Idioms and Memories – Old Photos in the Attic

I was cleaning out the attic one rainy afternoon and I stumbled upon a box of old photos.  Guess I hadn’t seen these in years.  It was a big box.  Lots of photos. There were pictures of the family. Some of the relatives.  And some of my friends, too. Let me share some memories.  Of the family. Of the relatives. Of my friends, too.

First, a picture of my sister learning to ride a two-wheeler the summer she turned six.  She looks as awkward as a cow on roller skates (very awkward).  But later that week I remember biking with her to the swimming pool about almost a mile from home.  Who would have thought that she could beat me to the pool.  Glad there’s not a picture of that.

Then there is my uncle who started a new business twenty years ago.  I guess he mortgaged his house and everything to get going. No one thought he could do it, but my dad.  But you should see his business now. I’ve heard it’s a cash cow (a product or service that makes a lot of money).

Then a picture of mom who looks like she is having a cow (to become very upset) when I painted my bedroom that bright orange color that was on sale at the hardware store. I could have sworn I asked her .

Hey, here’s my brother who is debating at the local high school and he’s just hitting the bulls-eye (focusing on the main point; succeeding; doing well) with all of his arguments. Yep, there’s another one of him with yet another trophy.  Never could win an argument against him. No way. Never. Not then. Not now.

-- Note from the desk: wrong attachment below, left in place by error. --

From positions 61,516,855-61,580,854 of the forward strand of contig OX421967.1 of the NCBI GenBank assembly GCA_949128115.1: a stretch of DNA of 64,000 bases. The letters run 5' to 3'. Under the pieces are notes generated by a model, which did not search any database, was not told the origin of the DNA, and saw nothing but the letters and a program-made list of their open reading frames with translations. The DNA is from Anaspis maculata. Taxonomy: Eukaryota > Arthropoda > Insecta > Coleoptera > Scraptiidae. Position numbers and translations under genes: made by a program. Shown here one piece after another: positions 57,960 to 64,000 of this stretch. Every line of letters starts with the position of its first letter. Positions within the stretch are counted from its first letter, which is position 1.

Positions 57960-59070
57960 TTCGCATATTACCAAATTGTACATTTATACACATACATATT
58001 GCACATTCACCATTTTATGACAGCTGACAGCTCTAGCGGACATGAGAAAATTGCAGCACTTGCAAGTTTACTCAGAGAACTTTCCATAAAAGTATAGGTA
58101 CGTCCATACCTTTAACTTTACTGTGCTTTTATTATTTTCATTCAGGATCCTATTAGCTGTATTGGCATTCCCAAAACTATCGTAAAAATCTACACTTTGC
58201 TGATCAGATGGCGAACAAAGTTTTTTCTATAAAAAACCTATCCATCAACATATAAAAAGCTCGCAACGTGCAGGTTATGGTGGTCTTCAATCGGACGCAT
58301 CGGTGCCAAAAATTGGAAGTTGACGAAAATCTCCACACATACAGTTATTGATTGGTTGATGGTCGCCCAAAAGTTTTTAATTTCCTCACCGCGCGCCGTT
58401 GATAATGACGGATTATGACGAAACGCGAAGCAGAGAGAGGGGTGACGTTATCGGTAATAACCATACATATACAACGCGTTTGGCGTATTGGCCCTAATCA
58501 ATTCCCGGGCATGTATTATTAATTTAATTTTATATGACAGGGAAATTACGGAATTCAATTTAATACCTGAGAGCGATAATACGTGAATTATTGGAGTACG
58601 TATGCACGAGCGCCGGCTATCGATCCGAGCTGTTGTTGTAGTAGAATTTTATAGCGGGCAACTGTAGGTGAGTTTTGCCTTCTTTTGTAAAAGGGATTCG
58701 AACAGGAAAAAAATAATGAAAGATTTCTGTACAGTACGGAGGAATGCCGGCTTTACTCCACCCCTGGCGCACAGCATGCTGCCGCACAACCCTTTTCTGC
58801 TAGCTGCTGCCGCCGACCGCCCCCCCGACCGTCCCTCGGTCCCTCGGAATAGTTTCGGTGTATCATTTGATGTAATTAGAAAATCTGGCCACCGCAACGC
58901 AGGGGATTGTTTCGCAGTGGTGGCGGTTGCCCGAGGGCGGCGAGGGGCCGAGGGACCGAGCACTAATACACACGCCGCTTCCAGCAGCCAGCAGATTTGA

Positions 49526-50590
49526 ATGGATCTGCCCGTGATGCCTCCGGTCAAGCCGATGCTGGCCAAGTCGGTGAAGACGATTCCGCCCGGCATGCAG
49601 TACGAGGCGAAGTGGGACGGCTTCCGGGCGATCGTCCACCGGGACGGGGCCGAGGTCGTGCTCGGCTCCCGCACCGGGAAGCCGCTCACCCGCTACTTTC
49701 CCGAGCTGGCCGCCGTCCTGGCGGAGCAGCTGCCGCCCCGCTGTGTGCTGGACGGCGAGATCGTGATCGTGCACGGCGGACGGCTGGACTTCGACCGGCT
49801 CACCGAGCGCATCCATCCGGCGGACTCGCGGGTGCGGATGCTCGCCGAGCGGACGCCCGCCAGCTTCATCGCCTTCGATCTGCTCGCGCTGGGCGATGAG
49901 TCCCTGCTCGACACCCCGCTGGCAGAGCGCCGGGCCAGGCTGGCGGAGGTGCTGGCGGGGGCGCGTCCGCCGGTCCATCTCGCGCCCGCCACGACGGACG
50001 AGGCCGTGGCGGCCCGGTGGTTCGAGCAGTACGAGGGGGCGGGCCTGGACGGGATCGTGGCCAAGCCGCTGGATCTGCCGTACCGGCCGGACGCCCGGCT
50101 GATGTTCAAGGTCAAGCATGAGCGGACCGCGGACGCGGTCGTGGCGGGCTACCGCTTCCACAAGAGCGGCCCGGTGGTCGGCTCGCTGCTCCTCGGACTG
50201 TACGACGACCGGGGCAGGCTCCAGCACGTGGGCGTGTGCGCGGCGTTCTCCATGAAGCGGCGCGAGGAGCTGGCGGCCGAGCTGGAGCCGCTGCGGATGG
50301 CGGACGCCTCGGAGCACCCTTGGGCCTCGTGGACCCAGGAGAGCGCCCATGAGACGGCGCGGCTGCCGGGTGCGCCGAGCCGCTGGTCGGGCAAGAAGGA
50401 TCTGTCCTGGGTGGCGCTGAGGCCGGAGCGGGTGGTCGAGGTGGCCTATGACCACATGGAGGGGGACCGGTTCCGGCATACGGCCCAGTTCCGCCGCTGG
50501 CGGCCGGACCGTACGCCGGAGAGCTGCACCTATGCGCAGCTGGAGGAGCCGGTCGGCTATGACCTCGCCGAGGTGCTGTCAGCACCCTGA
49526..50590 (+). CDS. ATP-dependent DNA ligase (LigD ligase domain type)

Oh, there’s another one of me. “Holy cow!” (an expression used to show strong feeling of surprise, pleasure or anger) I remember when I scored that winning goal in soccer just when the whistle blew and the team came and carried me off the field. That’s when they dropped me and I broke my arm.

And here’s one of dad.  He’s taking us in the car on a Sunday ride. It was his favorite thing to do every Sunday when we were growing up.  We would stop for ice cream cones.  Those Sunday drives were his sacred cow (something or someone that is never criticized or changed; the expression comes from a cow valued as sacred in India). I have to admit that I liked them to0, well actually the ice cream.

This is my aunt who is leading a group of women to protect the local park from being bulldozed down and made into a parking lot.  I always heard stories how she took the bull by the horns (to take direct action) and called up some friends to join her giving speeches at city hall to try to keep the park.  Well, it worked and the park by the river now is named after her.  Guess it shows what a group of people can do.

I could look at these pictures until the cows come home (for a long time: until late).  Let me see if there are any others;

Oh, yes, here’s one of my older brother looking as strong as a horse/as strong as an ox (very strong) when he was lifting weights at the high school his senior year during football season.  The coach would work out with the team in the mornings before school.  My brother hated getting up so early but he loved football.

Oh, and my sister again. She looks as stubborn as a mule (very stubborn) when I wanted to switch rooms when she went away for university. I should have waited to move into her room until after she left.

Hmmm, I don’t remember this one.  Let me think …Oh, yeah, now I do.  It’s one from college and elections in the dorm.  Guess we backed the wrong horse/bet on the wrong horse (support someone or something that didn’t or couldn’t win) and our floor didn’t get any nominations.  Well, you can’t always get your candidate in office.  We had a pretty decent dorm after all

And here’s a picture of one of my best friend. I admitted that Charlie finally beat me in checkers when he got me cornered and I couldn’t move anywhere, but he kept bringing that up over and over again. I mean for years.  It was like beating a dead horse/flogging a dead horse (to continue arguing a point, fighting, or repeating something that has already been completed or agreed upon).